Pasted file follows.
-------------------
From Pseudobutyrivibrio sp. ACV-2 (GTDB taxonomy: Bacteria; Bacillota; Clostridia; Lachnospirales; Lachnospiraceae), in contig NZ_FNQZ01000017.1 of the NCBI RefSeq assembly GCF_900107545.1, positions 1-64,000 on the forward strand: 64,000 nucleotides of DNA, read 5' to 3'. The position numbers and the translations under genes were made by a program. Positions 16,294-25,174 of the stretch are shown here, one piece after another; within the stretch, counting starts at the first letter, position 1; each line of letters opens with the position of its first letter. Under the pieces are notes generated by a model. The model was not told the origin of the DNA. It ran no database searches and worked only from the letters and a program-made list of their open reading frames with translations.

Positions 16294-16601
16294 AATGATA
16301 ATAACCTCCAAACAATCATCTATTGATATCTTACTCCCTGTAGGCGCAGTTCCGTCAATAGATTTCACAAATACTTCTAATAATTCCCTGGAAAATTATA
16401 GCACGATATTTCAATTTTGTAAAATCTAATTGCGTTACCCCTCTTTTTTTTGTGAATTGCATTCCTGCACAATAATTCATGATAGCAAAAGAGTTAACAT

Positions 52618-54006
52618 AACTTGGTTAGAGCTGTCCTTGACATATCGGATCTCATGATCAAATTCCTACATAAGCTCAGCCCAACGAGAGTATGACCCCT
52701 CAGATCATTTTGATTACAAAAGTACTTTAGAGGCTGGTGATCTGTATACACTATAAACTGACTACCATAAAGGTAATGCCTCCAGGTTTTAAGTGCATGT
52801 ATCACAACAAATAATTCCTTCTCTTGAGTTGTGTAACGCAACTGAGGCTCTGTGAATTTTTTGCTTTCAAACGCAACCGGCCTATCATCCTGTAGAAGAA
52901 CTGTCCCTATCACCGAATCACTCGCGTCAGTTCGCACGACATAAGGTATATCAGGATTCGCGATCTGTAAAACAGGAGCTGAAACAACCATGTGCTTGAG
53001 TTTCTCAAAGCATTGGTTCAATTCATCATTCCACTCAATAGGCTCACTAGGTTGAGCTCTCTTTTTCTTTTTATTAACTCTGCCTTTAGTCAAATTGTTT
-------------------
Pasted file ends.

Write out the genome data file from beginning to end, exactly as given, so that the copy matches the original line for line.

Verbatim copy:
From Pseudobutyrivibrio sp. ACV-2 (GTDB taxonomy: Bacteria; Bacillota; Clostridia; Lachnospirales; Lachnospiraceae), in contig NZ_FNQZ01000017.1 of the NCBI RefSeq assembly GCF_900107545.1, positions 1-64,000 on the forward strand: 64,000 nucleotides of DNA, read 5' to 3'. The position numbers and the translations under genes were made by a program. Positions 16,294-25,174 of the stretch are shown here, one piece after another; within the stretch, counting starts at the first letter, position 1; each line of letters opens with the position of its first letter. Under the pieces are notes generated by a model. The model was not told the origin of the DNA. It ran no database searches and worked only from the letters and a program-made list of their open reading frames with translations.

Positions 16294-16601
16294 AATGATA
16301 ATAACCTCCAAACAATCATCTATTGATATCTTACTCCCTGTAGGCGCAGTTCCGTCAATAGATTTCACAAATACTTCTAATAATTCCCTGGAAAATTATA
16401 GCACGATATTTCAATTTTGTAAAATCTAATTGCGTTACCCCTCTTTTTTTTGTGAATTGCATTCCTGCACAATAATTCATGATAGCAAAAGAGTTAACAT

Positions 52618-54006
52618 AACTTGGTTAGAGCTGTCCTTGACATATCGGATCTCATGATCAAATTCCTACATAAGCTCAGCCCAACGAGAGTATGACCCCT
52701 CAGATCATTTTGATTACAAAAGTACTTTAGAGGCTGGTGATCTGTATACACTATAAACTGACTACCATAAAGGTAATGCCTCCAGGTTTTAAGTGCATGT
52801 ATCACAACAAATAATTCCTTCTCTTGAGTTGTGTAACGCAACTGAGGCTCTGTGAATTTTTTGCTTTCAAACGCAACCGGCCTATCATCCTGTAGAAGAA
52901 CTGTCCCTATCACCGAATCACTCGCGTCAGTTCGCACGACATAAGGTATATCAGGATTCGCGATCTGTAAAACAGGAGCTGAAACAACCATGTGCTTGAG
53001 TTTCTCAAAGCATTGGTTCAATTCATCATTCCACTCAATAGGCTCACTAGGTTGAGCTCTCTTTTTCTTTTTATTAACTCTGCCTTTAGTCAAATTGTTT